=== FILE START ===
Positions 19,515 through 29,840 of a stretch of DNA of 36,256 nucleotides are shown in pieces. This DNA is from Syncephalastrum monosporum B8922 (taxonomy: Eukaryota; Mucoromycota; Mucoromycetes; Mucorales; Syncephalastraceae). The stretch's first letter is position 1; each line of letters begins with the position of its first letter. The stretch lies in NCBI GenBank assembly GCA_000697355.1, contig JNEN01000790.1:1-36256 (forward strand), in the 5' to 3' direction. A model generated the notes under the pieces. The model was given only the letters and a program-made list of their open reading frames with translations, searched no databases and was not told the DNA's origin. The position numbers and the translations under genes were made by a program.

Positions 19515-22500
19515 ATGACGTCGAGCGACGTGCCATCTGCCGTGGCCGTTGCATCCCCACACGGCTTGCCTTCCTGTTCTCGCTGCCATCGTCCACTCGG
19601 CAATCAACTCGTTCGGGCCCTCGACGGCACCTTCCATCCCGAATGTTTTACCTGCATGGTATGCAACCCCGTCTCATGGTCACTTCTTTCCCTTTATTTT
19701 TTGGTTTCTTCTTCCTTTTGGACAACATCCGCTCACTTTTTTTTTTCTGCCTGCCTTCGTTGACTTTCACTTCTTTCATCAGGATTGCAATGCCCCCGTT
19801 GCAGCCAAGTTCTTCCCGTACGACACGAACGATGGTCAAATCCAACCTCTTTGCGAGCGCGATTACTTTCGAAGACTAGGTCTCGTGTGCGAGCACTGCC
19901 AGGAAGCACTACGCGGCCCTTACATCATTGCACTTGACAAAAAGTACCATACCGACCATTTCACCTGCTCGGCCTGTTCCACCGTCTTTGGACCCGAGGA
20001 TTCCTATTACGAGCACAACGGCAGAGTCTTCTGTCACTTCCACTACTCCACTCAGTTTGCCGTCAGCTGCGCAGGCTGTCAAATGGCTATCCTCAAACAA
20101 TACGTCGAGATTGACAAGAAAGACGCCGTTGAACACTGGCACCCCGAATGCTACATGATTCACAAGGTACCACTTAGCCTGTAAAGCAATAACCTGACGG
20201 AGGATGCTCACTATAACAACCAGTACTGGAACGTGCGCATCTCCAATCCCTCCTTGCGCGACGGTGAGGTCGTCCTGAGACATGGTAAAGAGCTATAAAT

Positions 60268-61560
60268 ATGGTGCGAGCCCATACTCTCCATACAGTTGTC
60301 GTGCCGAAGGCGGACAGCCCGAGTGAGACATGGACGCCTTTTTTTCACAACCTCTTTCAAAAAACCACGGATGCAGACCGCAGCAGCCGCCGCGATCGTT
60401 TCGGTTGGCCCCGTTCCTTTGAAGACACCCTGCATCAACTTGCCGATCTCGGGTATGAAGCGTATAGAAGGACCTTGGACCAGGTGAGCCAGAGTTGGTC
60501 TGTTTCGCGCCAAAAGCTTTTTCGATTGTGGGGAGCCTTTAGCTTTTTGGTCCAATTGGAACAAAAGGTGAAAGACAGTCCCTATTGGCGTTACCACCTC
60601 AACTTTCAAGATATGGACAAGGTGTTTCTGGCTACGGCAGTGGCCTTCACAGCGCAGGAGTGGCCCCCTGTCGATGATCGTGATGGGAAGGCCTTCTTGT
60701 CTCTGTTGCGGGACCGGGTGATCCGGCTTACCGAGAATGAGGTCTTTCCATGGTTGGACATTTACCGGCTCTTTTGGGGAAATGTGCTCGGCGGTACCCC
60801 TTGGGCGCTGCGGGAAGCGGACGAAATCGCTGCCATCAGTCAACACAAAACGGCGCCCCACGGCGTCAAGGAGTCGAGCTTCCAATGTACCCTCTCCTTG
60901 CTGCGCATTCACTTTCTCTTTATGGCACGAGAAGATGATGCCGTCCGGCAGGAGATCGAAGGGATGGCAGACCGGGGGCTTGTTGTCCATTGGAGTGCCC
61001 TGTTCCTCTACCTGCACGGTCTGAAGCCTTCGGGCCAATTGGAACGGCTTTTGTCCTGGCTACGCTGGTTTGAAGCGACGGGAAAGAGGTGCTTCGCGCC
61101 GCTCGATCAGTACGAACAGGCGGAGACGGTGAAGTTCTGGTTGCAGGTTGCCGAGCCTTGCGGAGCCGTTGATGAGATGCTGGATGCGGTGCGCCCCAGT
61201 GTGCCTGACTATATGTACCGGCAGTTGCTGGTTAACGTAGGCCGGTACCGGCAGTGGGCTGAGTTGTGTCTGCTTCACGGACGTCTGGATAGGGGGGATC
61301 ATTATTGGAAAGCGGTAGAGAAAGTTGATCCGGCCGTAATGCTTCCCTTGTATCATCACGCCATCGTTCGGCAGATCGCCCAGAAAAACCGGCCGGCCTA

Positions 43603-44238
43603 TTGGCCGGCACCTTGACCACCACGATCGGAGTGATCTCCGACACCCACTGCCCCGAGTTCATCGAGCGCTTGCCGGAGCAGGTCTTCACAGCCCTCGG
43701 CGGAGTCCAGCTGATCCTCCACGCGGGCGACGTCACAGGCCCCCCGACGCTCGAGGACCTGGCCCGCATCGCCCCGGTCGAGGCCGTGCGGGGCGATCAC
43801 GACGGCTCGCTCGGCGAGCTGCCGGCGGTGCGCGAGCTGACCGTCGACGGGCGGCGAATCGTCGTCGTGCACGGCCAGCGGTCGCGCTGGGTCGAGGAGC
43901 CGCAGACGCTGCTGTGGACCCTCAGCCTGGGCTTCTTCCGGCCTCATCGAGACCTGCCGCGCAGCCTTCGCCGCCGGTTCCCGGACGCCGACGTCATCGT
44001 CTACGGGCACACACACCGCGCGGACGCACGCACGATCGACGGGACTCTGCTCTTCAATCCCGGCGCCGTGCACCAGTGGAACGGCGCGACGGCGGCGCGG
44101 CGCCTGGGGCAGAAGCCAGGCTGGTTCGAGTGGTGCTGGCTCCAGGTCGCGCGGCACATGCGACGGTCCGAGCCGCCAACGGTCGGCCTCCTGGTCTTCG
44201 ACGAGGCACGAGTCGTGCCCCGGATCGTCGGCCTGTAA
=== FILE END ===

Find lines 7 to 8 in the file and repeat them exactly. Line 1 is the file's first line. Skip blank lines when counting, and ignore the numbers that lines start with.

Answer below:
19901 AGGAAGCACTACGCGGCCCTTACATCATTGCACTTGACAAAAAGTACCATACCGACCATTTCACCTGCTCGGCCTGTTCCACCGTCTTTGGACCCGAGGA
20001 TTCCTATTACGAGCACAACGGCAGAGTCTTCTGTCACTTCCACTACTCCACTCAGTTTGCCGTCAGCTGCGCAGGCTGTCAAATGGCTATCCTCAAACAA